Why a Boston Spa woman hid her Parkinson's diagnosis for eight years

Nichola Macer (s)
Nichola Macer (s)

A Boston Spa woman has said that she hid her Parkinson’s diagnosis from her family for eight years because she didn’t want to ‘spoil anybody else’s world’.

Nichola Macer was 43 when she received the devastating news but decided to keep her condition a secret, telling only her husband and a ‘handful of close friends.’

For eight years, Nichola hid her symptoms from those closest to her and was determined to go on as normal and face the diagnosis alone.

However, the mother-of-two finally decided to tell her boss last Christmas and is now encouraging others to ‘come out’ and share their story.

She said: “It all started as a problem in my arm but I didn’t think it was a big deal and thought it was a trapped nerve. But my friend told me that I needed to check it out.

“My GP referred me on to a neurologist as a precaution but then I was sent for a brain scan within the hour. It was all turning a bit dire at that stage and a week later the diagnosis was made.

“That was when my world fell apart. It was a complete shock as I didn’t know what it was. I was absolutely speechless and the cogs started turning in my head; ‘what about my children?’.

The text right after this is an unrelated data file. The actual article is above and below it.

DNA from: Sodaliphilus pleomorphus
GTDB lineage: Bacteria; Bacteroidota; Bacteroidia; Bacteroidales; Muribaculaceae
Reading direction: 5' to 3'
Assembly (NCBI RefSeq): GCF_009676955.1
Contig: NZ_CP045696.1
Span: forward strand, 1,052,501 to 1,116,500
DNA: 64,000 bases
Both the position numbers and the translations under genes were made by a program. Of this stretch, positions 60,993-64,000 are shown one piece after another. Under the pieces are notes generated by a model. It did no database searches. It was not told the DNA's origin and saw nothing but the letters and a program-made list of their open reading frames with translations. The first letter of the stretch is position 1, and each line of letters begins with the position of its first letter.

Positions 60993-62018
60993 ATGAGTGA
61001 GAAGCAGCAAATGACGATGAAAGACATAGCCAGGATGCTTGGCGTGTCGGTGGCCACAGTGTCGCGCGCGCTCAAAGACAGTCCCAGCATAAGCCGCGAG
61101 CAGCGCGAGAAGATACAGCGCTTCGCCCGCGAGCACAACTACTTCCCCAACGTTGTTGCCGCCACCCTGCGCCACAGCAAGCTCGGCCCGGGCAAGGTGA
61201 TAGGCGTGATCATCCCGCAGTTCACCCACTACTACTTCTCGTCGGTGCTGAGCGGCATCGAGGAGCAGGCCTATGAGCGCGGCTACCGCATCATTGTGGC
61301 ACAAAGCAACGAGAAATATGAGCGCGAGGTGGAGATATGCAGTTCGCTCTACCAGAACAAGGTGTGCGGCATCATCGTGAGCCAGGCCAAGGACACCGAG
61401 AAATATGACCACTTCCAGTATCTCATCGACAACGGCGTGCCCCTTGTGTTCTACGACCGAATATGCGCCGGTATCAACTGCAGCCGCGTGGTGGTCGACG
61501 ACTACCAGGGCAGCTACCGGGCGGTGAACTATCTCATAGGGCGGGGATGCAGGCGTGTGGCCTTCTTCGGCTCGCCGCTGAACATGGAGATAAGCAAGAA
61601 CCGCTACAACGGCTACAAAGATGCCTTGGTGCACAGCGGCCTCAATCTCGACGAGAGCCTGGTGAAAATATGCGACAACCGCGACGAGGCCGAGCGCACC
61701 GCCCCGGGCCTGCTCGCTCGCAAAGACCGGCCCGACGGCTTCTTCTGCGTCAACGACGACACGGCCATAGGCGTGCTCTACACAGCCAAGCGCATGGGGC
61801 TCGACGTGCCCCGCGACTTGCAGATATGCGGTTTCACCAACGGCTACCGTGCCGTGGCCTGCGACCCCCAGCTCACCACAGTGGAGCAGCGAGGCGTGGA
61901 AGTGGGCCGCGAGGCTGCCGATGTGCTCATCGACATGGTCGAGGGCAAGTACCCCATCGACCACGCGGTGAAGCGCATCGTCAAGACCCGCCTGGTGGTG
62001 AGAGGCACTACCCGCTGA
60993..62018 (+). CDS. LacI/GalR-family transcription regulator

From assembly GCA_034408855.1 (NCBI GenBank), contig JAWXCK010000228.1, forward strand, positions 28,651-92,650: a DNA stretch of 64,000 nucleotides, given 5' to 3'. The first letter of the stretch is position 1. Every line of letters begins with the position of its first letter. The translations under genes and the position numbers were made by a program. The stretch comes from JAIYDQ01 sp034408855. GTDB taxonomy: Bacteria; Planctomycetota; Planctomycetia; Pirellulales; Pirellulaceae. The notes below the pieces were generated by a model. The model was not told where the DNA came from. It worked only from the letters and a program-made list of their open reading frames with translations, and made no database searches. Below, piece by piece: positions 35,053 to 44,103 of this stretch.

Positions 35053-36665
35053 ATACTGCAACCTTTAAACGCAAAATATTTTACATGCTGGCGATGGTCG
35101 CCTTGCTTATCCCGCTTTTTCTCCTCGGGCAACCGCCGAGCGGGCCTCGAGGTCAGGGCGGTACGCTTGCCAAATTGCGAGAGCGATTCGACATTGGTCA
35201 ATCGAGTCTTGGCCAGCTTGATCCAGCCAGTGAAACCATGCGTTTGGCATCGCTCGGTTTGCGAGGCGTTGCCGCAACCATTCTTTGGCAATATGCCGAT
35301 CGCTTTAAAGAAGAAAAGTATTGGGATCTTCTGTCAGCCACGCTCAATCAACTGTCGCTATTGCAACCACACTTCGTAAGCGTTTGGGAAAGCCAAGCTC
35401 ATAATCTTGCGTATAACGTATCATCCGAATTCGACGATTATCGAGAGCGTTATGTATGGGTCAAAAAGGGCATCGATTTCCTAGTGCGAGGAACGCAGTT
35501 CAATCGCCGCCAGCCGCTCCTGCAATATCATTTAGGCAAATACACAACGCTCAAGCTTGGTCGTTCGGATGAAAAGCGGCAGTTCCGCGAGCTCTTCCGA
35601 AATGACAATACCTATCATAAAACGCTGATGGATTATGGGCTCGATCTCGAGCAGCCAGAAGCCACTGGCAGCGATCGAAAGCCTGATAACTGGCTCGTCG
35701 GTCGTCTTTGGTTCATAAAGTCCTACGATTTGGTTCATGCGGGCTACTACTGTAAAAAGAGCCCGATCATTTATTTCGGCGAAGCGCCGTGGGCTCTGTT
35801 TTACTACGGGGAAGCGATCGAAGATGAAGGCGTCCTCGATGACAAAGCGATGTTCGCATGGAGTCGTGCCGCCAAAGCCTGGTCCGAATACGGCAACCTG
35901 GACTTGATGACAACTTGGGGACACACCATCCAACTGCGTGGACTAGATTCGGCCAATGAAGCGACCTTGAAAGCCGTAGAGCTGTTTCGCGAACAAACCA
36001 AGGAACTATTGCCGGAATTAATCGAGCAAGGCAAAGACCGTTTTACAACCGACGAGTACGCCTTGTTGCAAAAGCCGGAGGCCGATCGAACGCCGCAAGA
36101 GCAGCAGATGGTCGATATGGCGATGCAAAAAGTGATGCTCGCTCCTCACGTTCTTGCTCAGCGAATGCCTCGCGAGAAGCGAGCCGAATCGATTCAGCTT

“My husband was there at the diagnosis but he was the only one who knew and a few close friends. It was a big pill to swallow and I didn’t want to spoil anybody else’s world.

“I was embarrassed about telling people. I didn’t want to be labelled and just wanted life to go on as normal, like before my diagnosis.”

Since ‘coming out’, Nichola has sought help from Parkinson’s UK who provide support and advice for people living with the condition.

Nichola has praised both the charity and the nurses for their ‘fantastic’ support and helping her to better understand Parkinson’s.

Rather than hiding her symptoms away, Nichola has taken an active role in Parkinson’s Awareness Week to raise awareness of the condition and the support available.

She said: “When I finally told people, they usually responded by saying that they had no idea at all. I only have very few outward symptoms so I’m very lucky.

“Mine has developed very slowly. But it’s starting to affect my writing and other simple tasks like doing my button ups and doing my hair.

“Asking for help isn’t something I’ve ever done before but now I’ve gone from being on my own with the problem to standing on the rooftops and shouting about it.

“It’s like being diagnosed all over again so that’s hard, but in other ways it’s a relief. I just thought that this was my way of helping.

“Parkinson’s UK are unbelievable, I can’t write it in big enough letters. They are absolute superstars.”